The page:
The job of a machine designer is exactly what it sounds like-they are professionals who create designs of different pieces of machinery. Often working with engineers, manufacturers, and fabrication teams, the machine designer is a vital role in various industries, including manufacturing, architecture, and engineering.
The typical tasks of a machine designer involve designing products using CAD, developing prototypes for testing, recording and evaluating testing data, calculating the final costs of the machine, and managing documentation of the design and development processes. Considering these responsibilities, a successful machine designer should have a strong background in machinery and the industry they are working in, as well as outstanding technical skills to create technical devices and work with design software.
If this career seems appealing to you, the best way to start is by acquiring at least a bachelor's degree in engineering, drafting and design, mechanical engineering technology, or a related major. Learning how to use software such as AutoCAD and Solidworks is also a basic requirement.
The path to becoming a machine designer may seem daunting, but think of the compensation! On average, machine designers earn around $77,000 a year-some may even earn as much as $96,000 a year.
There is more than meets the eye when it comes to being a machine designer. For example, did you know that they make an average of $36.33 an hour? That's $75,558 a year!
Between 2018 and 2028, the career is expected to grow 4% and produce 12,800 job opportunities across the U.S.
There are certain skills that many machine designers have in order to accomplish their responsibilities. By taking a look through resumes, we were able to narrow down the most common skills for a person in this position. We discovered that a lot of resumes listed creativity, listening skills and math skills.
When it comes to the most important skills required to be a machine designer, we found that a lot of resumes listed 14.5% of machine designers included solidworks, while 10.6% of resumes included engineering drawings, and 8.9% of resumes included product design. Hard skills like these are helpful to have when it comes to performing essential job responsibilities.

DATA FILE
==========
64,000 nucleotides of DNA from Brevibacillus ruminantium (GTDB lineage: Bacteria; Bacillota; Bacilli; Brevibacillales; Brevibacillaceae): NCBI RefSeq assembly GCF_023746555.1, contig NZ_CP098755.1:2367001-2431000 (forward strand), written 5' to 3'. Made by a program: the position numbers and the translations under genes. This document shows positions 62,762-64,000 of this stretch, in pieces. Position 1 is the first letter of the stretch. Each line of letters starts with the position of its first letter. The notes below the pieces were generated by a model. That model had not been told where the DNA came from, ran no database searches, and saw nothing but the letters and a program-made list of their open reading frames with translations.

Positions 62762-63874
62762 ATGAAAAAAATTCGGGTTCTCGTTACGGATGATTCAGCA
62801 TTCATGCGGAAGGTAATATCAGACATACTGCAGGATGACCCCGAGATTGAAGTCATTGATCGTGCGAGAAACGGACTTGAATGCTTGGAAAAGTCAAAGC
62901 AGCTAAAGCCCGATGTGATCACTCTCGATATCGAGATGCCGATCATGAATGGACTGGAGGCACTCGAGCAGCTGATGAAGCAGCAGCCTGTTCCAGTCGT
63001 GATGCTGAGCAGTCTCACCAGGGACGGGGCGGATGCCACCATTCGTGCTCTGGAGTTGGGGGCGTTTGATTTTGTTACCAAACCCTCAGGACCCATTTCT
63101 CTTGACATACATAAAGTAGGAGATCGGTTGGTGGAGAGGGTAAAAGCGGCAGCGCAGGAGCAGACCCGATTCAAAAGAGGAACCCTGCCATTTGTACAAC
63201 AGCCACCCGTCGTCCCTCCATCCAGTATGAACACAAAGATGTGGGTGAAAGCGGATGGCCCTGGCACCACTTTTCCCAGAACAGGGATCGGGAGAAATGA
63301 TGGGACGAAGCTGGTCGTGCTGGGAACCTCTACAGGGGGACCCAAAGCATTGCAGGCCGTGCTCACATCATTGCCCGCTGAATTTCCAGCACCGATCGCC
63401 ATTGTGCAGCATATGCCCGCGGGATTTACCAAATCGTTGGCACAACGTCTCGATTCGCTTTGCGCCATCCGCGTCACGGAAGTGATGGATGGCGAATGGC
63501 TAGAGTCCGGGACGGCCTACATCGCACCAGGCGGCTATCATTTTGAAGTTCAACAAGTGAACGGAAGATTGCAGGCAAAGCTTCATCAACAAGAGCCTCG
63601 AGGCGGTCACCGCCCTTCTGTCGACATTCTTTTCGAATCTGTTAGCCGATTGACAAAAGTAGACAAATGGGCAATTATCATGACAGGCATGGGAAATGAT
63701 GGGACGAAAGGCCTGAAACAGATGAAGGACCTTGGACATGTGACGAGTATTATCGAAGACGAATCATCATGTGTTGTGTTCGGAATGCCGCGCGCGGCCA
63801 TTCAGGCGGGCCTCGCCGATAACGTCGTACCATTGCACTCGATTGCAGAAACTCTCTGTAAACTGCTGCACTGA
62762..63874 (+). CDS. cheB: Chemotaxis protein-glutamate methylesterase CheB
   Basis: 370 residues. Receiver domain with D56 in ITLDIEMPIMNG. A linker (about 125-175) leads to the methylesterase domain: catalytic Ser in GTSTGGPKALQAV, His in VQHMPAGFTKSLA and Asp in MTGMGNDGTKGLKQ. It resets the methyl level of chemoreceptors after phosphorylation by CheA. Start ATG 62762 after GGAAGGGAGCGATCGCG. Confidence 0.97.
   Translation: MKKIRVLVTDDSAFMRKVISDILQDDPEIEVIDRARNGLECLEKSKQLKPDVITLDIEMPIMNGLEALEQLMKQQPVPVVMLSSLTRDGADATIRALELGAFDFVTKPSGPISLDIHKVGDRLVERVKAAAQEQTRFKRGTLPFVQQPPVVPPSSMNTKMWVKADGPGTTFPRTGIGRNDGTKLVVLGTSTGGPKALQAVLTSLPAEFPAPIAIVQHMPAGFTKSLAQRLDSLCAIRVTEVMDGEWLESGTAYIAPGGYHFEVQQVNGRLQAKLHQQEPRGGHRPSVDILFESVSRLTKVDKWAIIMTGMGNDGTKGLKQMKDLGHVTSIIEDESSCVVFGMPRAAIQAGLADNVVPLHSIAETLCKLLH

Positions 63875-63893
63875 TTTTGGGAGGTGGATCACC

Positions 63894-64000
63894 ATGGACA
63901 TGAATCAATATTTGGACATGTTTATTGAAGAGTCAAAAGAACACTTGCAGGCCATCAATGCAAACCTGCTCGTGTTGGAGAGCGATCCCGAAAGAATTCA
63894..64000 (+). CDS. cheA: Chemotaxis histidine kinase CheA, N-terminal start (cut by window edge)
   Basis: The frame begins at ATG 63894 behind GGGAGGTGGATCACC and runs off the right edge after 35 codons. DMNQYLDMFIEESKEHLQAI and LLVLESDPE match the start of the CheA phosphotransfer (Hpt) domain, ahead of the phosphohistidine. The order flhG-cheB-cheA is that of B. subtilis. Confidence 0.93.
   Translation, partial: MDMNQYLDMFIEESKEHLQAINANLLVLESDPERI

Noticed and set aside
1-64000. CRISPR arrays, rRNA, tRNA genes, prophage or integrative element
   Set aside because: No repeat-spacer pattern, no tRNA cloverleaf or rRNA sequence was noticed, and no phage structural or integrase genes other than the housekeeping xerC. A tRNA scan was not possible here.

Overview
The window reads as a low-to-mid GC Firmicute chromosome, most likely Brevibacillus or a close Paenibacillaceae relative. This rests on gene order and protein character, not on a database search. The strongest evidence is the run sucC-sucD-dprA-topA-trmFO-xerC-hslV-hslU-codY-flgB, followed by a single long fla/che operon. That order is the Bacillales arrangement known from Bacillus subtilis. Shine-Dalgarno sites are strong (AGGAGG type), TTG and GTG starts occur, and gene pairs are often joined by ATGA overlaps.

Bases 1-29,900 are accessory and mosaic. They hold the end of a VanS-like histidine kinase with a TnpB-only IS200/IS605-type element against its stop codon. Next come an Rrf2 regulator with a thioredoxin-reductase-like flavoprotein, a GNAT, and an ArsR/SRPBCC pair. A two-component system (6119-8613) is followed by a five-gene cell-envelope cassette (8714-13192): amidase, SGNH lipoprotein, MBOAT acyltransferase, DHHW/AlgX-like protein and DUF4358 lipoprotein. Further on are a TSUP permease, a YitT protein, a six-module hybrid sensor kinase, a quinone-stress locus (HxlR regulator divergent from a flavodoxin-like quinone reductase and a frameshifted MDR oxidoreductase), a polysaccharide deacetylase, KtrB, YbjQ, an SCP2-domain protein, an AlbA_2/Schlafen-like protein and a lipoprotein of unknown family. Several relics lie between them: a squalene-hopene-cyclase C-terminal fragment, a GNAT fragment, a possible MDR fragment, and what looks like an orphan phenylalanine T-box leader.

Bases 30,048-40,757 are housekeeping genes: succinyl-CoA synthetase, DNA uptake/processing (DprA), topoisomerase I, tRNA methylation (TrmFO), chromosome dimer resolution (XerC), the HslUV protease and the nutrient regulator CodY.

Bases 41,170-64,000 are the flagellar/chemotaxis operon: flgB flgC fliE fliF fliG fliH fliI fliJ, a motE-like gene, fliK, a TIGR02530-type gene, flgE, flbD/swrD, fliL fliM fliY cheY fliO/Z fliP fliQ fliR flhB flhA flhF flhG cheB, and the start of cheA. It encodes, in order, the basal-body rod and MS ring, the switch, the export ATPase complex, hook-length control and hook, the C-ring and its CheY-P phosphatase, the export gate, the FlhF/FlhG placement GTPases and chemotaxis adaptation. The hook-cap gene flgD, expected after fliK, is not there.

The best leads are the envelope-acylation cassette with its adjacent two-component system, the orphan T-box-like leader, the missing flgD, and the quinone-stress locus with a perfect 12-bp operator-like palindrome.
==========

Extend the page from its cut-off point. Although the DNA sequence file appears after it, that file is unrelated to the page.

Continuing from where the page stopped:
When it comes to searching for a job, many search for a key term or phrase. Instead, it might be more helpful to search by industry, as you might be missing jobs that you never thought about in industries that you didn't even think offered positions related to the machine designer job title. But what industry to start with? Most machine designers actually find jobs in the manufacturing and technology industries.
If you're interested in becoming a machine designer, one of the first things to consider is how much education you need. We've determined that 38.4% of machine designers have a bachelor's degree. In terms of higher education levels, we found that 3.5% of machine designers have master's degrees. Even though some machine designers have a college degree, it's possible to become one with only a high school degree or GED.
Choosing the right major is always an important step when researching how to become a machine designer. When we researched the most common majors for a machine designer, we found that they most commonly earn associate degree degrees or bachelor's degree degrees. Other degrees that we often see on machine designer resumes include diploma degrees or high school diploma degrees.
You may find that experience in other jobs will help you become a machine designer. In fact, many machine designer jobs require experience in a role such as mechanical designer. Meanwhile, many machine designers also have previous career experience in roles such as designer or design engineer.